I have not been a fan of the International Monetary Fund. This is not a popular position in America because in general unless you come from a failing nation the IMF has little to no effect on your life. If however you grew up in South America, Africa, South east Asia, or eastern Europe in the last thirty years you are intimately aware of the IMF. Chances are the IMF lent your nation money, however going to the IMF is like going to a loan shark. The IMF generally demands nations make radical changes that often have devastating effects on said nation for decades. To many the IMF is like a predator, devouring large chunks of tiny economies. The IMF’s solution is often make drastic cuts to government, and allow outside foreign (most European and American) interest access to natural resources. However the current crisis has even them seeing economic calamity in a different light:
The research described here shows that it is important to have realistic expectations about the short-term consequences of fiscal consolidation: it is likely to lower incomes—hitting wage-earners more than others—and raise unemployment, particularly long-term unemployment. These costs must be balanced against the potential longer-term benefits that consolidation can confer—such as reducing interest rates and lightening the burden of interest payments, permitting cuts to distortionary taxes (those that discourage desirable behavior).
Accordingly, fiscal measures that are approved now but kick in to reduce deficits only in the future—when the recovery is more robust—would be particularly helpful. Examples include linking statutory retirement ages to life expectancy and improving the efficiency of entitlement programs. In contrast, fiscal consolidations that are unduly hasty risk prolonging the jobless recovery in many advanced economies. So countries with the scope to do so should opt for a slower pace of consolidation combined with policies to support growth (Lagarde, 2011). In countries such as the United States, where unemployment remains at historical highs and long-term unemployment is at alarming levels, more active policies are needed to spur job creation and increase consumer confidence, including measures such as mortgage relief for distressed homeowners.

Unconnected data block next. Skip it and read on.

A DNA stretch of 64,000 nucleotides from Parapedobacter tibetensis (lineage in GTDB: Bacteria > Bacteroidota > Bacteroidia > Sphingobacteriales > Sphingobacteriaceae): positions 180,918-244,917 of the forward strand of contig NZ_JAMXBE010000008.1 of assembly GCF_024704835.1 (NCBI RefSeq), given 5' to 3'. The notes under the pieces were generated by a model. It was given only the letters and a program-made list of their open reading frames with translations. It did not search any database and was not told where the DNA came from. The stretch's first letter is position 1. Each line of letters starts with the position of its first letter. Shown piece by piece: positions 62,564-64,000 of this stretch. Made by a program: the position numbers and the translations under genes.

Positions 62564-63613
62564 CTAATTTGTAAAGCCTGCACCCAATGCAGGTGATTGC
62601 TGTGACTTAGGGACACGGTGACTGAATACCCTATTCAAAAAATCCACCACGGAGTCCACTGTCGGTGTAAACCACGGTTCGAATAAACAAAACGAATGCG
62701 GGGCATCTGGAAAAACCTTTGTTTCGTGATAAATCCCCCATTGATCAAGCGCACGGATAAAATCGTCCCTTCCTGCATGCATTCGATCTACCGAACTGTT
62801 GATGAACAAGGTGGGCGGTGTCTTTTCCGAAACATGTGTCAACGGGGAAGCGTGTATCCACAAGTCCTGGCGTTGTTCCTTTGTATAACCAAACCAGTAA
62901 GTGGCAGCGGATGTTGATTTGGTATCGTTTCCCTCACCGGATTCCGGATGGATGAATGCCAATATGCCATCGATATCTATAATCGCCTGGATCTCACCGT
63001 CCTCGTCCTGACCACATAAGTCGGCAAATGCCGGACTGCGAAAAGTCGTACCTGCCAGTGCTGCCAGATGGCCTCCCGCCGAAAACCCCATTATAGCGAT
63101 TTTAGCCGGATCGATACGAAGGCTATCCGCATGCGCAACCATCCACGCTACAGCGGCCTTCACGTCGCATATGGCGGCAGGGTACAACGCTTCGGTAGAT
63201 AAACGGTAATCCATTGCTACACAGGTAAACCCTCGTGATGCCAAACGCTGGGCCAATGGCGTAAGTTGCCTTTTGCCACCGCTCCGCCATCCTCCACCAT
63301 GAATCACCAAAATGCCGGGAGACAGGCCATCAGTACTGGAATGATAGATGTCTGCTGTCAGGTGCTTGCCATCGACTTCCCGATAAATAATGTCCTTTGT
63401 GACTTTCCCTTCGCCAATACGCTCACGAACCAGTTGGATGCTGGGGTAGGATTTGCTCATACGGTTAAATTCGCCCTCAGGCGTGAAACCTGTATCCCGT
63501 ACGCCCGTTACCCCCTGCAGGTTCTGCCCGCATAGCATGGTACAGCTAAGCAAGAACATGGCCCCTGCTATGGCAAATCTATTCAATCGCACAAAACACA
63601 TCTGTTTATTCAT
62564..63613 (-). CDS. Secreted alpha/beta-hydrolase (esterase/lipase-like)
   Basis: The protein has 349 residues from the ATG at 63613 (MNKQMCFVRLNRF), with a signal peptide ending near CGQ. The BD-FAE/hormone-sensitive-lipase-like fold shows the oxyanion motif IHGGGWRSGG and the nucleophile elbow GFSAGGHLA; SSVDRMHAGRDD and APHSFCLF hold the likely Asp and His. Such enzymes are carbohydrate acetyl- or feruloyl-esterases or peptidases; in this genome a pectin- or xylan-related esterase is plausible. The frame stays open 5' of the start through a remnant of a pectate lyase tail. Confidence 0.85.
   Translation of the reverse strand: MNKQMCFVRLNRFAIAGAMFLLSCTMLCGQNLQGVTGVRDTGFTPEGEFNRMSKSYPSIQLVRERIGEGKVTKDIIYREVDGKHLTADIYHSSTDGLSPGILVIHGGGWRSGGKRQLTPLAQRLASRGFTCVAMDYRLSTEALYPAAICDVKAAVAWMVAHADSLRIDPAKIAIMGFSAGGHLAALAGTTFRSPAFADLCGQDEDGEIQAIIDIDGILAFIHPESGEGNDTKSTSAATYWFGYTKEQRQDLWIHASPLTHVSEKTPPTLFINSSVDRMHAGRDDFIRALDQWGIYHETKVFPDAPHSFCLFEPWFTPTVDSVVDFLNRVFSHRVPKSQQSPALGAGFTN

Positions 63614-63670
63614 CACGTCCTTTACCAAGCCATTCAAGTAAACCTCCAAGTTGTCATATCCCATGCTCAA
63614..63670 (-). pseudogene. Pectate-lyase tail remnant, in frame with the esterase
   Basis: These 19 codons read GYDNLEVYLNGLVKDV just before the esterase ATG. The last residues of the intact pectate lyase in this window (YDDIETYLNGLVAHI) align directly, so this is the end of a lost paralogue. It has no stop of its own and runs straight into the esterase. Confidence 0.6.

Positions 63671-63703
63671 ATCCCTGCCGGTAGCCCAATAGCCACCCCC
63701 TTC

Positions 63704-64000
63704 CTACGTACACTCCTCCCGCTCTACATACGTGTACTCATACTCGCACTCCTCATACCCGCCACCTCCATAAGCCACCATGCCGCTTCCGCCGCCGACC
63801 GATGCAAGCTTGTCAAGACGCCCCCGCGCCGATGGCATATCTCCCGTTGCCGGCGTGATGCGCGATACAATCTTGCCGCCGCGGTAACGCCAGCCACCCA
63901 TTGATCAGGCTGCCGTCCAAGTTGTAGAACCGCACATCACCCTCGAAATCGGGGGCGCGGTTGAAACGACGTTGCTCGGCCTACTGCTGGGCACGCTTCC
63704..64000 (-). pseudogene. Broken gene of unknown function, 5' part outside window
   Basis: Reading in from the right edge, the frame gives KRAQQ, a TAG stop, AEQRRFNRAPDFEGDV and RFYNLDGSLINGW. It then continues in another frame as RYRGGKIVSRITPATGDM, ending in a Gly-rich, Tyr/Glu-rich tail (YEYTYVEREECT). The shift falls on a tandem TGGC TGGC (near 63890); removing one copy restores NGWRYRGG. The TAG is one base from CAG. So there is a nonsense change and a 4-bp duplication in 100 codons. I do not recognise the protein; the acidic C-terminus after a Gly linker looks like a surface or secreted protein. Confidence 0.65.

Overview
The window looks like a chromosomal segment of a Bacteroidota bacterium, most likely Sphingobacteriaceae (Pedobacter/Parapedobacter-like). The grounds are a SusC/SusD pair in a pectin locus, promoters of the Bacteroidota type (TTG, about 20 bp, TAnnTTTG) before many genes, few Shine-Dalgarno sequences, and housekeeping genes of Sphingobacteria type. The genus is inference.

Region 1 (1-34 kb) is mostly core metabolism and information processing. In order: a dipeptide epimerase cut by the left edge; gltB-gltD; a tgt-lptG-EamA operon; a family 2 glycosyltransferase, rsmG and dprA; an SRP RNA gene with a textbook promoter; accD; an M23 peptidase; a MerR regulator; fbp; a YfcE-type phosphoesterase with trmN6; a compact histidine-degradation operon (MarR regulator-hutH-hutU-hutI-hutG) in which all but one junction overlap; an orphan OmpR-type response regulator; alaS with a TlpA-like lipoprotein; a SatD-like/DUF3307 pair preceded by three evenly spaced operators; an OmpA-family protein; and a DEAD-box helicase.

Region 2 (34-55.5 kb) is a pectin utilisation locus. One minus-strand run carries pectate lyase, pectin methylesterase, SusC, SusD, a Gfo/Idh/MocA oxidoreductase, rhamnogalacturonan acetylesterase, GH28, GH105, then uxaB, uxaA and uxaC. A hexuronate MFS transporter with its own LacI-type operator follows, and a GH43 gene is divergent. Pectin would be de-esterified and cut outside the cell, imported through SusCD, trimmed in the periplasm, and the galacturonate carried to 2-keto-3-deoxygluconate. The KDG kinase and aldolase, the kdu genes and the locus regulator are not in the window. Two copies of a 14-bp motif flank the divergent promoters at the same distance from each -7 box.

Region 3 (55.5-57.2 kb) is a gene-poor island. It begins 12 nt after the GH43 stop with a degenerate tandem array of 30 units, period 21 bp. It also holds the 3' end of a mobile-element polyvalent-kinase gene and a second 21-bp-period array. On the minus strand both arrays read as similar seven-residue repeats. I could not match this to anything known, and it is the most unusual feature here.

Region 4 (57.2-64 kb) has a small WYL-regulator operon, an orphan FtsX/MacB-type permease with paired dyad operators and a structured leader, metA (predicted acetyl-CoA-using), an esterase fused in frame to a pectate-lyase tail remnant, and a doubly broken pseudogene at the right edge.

Fiscal consolidation plans should also spell out how policies would respond to shocks, such as slower growth than envisaged in the plan. For instance, plans could specify that unemployment benefits would be shielded from cuts in the event of slower growth than assumed in the plan. History shows that fiscal plans succeed when they permit “some flexibility while credibly preserving the medium-term consolidation objectives” (IMF, 2011; see also Mauro, 2011). ■
It must be stressed that this isn’t some lefty progressive think tank saying hey maybe just maybe cutting the government out of the recovery is a bad idea, ITS THE DAMN IMF. The problem is even this will fall on deaf ears. It’s beginning to feel like 1984 here. Not in the: big brother is watching you kind of way, although that too is happening, but in the: we were always at war with eastasia kind of way. Politicians are shifting policy stances so quickly that facts are irrelevant. Worse still when they make statement they rarely if ever source their information. This makes it impossible to separate stances taken for political gain from stances taken for genuine policy improvements. Without this we are stuck with the mushy and divisive question of how much do we trust said politician. Looking at the polls should indicate how much trust is floating around Washington these days. This is not how to run political discourse it is far too emotional and subject to the prevailing winds of the day. To put it simply we need a far more intellectual discussion these days.